of Ostia Antica
Quarried marbles from the Isola Sacra and the Fossa Traiana
Here, some 400 artifacts from the most important quarry pits of the Roman Empire are collected. They have been found starting from the end of the fifties of the last century in the Fossa Traiana, today's Fiumicino canal, and along its left bank. In fact, along the bank of the canal, close to the magnificent Roman port of Trajan built by the architect Apollodorus of Damascus, one of the largest deposits of quarried marbles imported from the most distant provinces of the empire was found. This deposit certainly was - together with the much larger one on the Aventine Hill in Rome - a nearly inexhaustible resource of valuable material to be used to decorate the most representative monuments of the Imperial Rome.
Since the first Imperial period, colored marbles were intended to represent the greatness of Rome and its emperors who liked to show off their power and grandeur, emphasizing the subjugation of imperial provinces to Rome: in fact, stones quarried in the conquered territories were used not only for architectural purposes but also as decorative coating for walls and floors in the most prestigious buildings, such as the Imperial Fora and temples, as for example the Pantheon. Even if quarries were often in inaccessible, inhospitable and distant places – sometimes even hundreds of kilometers from the coast - heavy and precious artifacts were imported in large quantities very quickly, using strong wagons pulled by draft animals for ground transportation and lapidary vessels for sea transport.
The exhibited blocks are divided and arranged into groups according to their different qualities: there are the famous Lucullan marble from the Greek island of Teos and the brecciated Phrygian marble (or pavonazzetto) quarried in Asia Minor (today's Turkey), the variegated Peach-blossom marble, and the veined chloritic marble - more commonly known as Cipollino marble or onion-stone - from Eubea in Greece, the polychrome brecciated marble from Skyros, and the famous marble from the island of Chios in the Aegean Sea - also known as Portasanta marble -, the renowned Parian marble, that is the statuary marble par excellence, quarried in deep galleries at Marathi on the island of Paros, in the Cyclades, and the giallo antico marble (marmor Numidicum) from the ancient Numidia, as well as the precious alabastro cotognino or Egyptian alabaster (lapis alabastrites), as well as the rare serpentina moschinata (= veined/spotted [like moss] serpent) from Egypt's Eastern Desert.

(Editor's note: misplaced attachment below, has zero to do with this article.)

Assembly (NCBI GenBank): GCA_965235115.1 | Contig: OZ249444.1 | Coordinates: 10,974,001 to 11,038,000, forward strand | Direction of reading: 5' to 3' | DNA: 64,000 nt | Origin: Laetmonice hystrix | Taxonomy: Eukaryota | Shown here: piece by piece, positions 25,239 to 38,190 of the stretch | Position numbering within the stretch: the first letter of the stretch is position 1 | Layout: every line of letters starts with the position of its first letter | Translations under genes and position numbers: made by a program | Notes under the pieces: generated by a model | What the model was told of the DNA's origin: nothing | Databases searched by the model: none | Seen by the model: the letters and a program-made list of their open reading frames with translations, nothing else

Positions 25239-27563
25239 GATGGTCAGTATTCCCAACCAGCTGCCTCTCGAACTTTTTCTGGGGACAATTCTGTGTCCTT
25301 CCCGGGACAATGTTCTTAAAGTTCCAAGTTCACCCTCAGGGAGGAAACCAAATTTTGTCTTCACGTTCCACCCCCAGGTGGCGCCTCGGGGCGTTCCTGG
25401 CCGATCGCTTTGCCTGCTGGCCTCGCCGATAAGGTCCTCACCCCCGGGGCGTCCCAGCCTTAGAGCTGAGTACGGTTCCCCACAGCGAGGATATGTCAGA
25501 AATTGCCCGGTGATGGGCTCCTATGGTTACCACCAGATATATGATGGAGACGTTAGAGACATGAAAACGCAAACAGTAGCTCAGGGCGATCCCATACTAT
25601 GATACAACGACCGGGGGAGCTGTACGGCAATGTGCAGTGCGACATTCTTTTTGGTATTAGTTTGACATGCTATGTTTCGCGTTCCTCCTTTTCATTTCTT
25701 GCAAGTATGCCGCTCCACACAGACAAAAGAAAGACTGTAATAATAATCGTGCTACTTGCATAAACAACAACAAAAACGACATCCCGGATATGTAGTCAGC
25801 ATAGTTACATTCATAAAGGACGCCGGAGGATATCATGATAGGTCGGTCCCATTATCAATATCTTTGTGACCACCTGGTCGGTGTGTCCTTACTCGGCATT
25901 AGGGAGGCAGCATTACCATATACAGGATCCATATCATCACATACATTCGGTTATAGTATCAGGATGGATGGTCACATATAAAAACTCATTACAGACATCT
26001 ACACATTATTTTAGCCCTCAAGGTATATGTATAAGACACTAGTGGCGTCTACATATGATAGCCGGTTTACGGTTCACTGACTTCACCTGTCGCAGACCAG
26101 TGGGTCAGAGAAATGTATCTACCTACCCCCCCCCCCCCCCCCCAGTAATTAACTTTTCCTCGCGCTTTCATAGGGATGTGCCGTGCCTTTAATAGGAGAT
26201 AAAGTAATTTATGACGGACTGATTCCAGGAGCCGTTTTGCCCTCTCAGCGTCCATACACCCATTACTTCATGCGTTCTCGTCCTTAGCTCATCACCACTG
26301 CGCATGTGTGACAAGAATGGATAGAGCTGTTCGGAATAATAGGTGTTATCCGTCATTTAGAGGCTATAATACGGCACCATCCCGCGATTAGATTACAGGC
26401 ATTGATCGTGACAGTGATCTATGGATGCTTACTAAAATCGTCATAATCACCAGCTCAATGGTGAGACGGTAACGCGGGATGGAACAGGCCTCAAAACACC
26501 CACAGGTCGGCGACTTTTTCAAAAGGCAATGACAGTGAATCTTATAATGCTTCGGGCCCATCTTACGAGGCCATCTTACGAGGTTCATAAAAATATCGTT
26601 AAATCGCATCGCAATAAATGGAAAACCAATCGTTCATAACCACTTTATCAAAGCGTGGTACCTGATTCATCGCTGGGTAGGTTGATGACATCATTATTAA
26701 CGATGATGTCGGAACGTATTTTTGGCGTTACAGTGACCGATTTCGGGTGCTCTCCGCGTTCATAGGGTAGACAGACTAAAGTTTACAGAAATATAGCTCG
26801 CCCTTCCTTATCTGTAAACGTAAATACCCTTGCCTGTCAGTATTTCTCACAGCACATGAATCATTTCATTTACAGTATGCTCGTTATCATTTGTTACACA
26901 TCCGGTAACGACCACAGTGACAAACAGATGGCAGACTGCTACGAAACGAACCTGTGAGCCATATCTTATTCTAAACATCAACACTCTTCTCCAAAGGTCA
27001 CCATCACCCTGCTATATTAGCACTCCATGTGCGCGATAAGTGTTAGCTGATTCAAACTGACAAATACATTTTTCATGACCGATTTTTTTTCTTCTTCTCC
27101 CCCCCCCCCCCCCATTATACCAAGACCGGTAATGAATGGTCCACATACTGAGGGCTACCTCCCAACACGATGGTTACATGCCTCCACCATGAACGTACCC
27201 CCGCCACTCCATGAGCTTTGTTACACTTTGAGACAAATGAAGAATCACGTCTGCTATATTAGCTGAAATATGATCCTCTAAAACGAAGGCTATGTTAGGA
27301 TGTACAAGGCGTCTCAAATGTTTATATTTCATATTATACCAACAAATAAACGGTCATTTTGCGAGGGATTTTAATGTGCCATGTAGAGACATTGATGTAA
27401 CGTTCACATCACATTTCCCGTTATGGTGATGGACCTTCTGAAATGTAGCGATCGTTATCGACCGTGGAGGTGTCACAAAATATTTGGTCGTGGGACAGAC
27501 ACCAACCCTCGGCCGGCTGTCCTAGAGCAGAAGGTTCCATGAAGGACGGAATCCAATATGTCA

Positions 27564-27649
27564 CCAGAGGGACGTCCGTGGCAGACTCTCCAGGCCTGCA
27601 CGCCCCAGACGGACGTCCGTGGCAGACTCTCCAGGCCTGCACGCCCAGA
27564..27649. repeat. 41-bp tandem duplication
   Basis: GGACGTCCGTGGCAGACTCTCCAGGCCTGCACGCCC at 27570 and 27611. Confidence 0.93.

Blocks intended for the production of coating plates, which are mainly those in multicolored varieties, were generally shaped in the form of a staircase and were cut using the so-called pendulum saws or multi-blade stone cutting machine driven by hydraulic force that were capable of separating different plates from the same block. White marble blocks, such as those of white statuary marble from the island of Paros, to be used as high-quality sculptural material, were left rough and were not further squared, not to lose volume needed to obtain the sculptural works. On the contrary, column shafts, as well as capitals and bases, were imported when they were already semi-finished, in order to be completed only once they had reached the construction site, to avoid possible damage to surfaces. The second reason why they were semi-finished before leaving the quarry was to lighten their weight in order to further facilitate their transport.
On almost all the artifacts, inscriptions and quarry marks are still clearly visible confirming that the control exercised by the imperial administration on the exploitation of the marble was extremely rigid and detailed. Inscriptions often bear not only the names of the consuls, useful to understand in which year those artifacts were made, but also the names of the workers who quarried marble, as well as an indication of origin from the wider marble district, and the number of production of the block. Frequently, on those blocks there were lead seals showing the image of the emperor, to attest unequivocally to the fact that those blocks were property of the emperor, to be used for architectural projects or extremely fine sculptures, strongly connected to the imperial family.
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